However, if you want to invest, Vanguard is a good company to do it with, since they specialize in charging their customers (aka their sockholders, since they are a mutual company) the lowest fees possible.
posted by cosmic.osmo at 11:21 PM on November 25, 2009


Am I being naive in thinking that I can simply invest some money in January, subsequently contribute a small amount over the months, and take out a couple hundred bucks in December?

Yes, because there is a good chance the money will not be there in December. It is not a good idea to plan for an 11-month investment in a fund marketed for "medium- to long-term goals."

Do you have an emergency fund that will cover six months of expenses in an FDIC-insured account? Are you debt-free? If the answer to either of these questions is no, you should not consider this.

Vanguard is a good company to do it with, since they specialize in charging their customers (aka their sockholders, since they are a mutual company) the lowest fees possible.

The fund mentioned here is actively managed and therefore has particularly high fees as Vanguard fees go (0.32% versus, say, 0.18% for the Total Stock Market Index fee). Still lower than many other mutual funds though.
posted by grouse at 11:25 PM on November 25, 2009


You can withdraw any amount, up to the original investment, from a Roth IRA without (IRS) penalty. It's only gains above the original investment amount that are restricted.

Since it sounds like you aren't making the $5000 allowed contribution anyway, I would recommend you just put everything you want to invest into the Roth IRA. Try to leave it in, but take back what you need to if you need to.

This will ensure you get the maximum allowed contribution if things go rosy in your life, and avoids the probable additional fees and added complexity of maintaining a separate small investment account.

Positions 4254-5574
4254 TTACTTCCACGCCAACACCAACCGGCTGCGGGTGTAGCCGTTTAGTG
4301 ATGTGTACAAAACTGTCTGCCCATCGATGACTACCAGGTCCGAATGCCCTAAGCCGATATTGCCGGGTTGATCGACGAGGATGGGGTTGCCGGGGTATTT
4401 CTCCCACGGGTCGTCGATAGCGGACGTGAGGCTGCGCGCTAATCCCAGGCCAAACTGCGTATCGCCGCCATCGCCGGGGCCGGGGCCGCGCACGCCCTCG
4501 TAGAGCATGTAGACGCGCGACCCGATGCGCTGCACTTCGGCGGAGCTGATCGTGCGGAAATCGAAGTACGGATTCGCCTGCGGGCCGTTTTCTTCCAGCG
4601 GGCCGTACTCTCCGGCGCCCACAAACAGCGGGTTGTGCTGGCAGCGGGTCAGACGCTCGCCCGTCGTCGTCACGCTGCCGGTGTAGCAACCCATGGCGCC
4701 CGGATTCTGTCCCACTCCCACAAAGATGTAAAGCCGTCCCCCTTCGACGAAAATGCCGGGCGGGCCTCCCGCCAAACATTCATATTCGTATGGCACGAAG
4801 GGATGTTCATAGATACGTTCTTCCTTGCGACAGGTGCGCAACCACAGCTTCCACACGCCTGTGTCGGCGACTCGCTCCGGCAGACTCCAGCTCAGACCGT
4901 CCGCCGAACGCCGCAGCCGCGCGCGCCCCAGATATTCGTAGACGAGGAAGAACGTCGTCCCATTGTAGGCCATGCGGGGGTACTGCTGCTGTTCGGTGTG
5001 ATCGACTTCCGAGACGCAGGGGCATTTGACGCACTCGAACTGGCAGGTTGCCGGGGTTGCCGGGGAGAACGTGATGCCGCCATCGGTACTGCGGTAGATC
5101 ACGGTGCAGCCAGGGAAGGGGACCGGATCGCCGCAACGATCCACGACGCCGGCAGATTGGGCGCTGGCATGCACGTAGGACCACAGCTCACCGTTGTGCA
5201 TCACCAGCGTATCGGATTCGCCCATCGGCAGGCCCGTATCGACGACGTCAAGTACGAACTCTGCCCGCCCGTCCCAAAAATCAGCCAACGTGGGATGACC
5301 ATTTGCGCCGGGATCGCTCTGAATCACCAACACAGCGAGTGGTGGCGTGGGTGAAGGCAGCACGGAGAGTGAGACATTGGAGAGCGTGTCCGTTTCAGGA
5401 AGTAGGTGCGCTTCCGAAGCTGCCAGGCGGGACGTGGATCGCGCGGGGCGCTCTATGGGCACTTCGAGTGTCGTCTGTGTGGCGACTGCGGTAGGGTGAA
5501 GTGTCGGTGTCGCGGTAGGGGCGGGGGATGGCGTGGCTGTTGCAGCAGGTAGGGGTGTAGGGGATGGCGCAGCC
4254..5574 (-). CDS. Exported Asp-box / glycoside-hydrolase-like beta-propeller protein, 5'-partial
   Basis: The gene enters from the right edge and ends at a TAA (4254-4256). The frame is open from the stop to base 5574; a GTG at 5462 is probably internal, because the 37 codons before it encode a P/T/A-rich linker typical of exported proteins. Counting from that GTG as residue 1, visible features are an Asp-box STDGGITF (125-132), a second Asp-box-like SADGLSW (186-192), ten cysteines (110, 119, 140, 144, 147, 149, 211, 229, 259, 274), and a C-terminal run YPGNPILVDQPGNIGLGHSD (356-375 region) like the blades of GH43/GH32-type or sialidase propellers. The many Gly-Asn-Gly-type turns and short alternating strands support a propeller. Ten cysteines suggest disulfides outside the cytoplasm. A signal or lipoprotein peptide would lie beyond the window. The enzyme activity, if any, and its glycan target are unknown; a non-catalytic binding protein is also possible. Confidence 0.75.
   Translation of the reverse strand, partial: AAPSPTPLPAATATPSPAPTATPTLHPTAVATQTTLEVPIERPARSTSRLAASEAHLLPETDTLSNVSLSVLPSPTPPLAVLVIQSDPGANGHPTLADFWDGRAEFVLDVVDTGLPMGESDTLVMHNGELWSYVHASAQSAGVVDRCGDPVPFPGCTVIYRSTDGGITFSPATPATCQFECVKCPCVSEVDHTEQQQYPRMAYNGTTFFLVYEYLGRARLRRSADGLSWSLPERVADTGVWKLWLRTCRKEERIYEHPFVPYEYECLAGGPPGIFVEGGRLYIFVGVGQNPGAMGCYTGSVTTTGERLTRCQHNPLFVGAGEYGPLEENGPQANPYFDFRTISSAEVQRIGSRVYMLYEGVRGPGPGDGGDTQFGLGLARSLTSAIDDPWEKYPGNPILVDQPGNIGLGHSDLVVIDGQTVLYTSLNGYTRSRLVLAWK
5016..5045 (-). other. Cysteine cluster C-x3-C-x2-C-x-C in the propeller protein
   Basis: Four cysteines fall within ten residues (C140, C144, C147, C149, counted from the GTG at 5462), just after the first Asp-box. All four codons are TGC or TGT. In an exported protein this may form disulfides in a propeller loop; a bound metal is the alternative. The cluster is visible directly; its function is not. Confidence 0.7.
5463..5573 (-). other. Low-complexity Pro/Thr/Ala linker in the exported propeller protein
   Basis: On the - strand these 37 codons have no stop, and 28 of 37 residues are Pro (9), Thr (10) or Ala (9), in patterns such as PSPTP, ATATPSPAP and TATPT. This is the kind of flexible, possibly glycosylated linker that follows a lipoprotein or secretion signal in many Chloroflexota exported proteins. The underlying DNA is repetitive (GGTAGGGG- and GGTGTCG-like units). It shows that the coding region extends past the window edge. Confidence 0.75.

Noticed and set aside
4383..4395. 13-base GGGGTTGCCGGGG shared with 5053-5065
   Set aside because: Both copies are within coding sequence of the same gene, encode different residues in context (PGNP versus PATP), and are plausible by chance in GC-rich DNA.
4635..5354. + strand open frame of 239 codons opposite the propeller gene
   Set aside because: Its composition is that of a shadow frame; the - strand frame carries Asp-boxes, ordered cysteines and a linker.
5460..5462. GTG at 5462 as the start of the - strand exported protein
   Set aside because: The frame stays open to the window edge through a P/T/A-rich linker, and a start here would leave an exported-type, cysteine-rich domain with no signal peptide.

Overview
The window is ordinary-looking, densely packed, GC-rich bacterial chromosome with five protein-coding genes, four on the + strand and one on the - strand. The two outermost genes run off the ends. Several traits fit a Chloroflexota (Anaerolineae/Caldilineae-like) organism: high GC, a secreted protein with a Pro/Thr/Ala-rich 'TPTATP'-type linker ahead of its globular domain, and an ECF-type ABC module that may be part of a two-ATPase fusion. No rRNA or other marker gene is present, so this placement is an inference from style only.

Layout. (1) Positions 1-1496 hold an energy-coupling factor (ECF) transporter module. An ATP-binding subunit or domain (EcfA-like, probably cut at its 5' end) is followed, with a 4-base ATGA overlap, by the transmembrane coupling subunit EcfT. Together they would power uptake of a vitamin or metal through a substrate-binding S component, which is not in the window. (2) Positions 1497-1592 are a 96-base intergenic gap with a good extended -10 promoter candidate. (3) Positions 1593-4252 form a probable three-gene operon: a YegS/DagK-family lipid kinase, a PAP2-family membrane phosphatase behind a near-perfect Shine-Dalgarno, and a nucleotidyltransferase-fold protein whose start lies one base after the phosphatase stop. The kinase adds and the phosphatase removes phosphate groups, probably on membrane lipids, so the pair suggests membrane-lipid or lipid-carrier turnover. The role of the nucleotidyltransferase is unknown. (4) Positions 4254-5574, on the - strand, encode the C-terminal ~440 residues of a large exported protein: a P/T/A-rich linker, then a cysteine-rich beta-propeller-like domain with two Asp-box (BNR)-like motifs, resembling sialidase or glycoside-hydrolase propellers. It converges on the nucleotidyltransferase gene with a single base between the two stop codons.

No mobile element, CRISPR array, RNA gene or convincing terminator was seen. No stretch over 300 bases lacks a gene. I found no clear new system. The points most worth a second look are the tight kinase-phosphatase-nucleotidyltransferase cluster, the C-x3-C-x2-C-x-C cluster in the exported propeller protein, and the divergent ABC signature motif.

It's worth noting that whoever handles your IRA will possibly charge a fee of their own for withdrawals, so check to see if they do and if so plan accordingly.
posted by Bokononist at 2:49 AM on November 26, 2009


I endorse the Bokononist philosophy. You won't be paying taxes now either in taxable or tax deferred because of your low income. But presumably you will have higher taxes in the future when you get a real job and you can only contribute to an IRA a certain maximum each year. If you pass up this year's opportunity to contribute to a Roth, it is gone forever. Taxes make a substantial difference in your real return so it is best to use tax advantaged investing.

As Bokononist points out, you can have the best of both worlds. You can contribute to your Roth IRA now. In the best case you will leave it there for retirement. But in an emergency you can take out your contribution tax free and without penalty at any time.

Vanguard STAR is a great diversified starter fund, but consider putting it in a Roth IRA.
posted by JackFlash at 1:26 PM on November 26, 2009


Thank you all for your comments so far! It seems as if putting as much as I can in my Roth is the best idea. My follow-up question then is: should I stick with my aggressive Target Date fund (2055 from T. Rowe Price), or transfer my Roth to Vanguard for its STAR fund?
posted by mahoganyslide at 4:02 PM on November 26, 2009


T. Rowe Price has a higher expense ratio, 0.79% compared to STAR at 0.39% but with your small investment it isn't going to make a lot of difference one way or the other. Over time as your investments grow it would be a good idea to migrate to the less expensive Vanguard family of funds but no compelling need to do it now. T. Rowe Price also has a little more flexibility for small investments of less than $3000. Do whichever is easier for you.
posted by JackFlash at 4:43 PM on November 26, 2009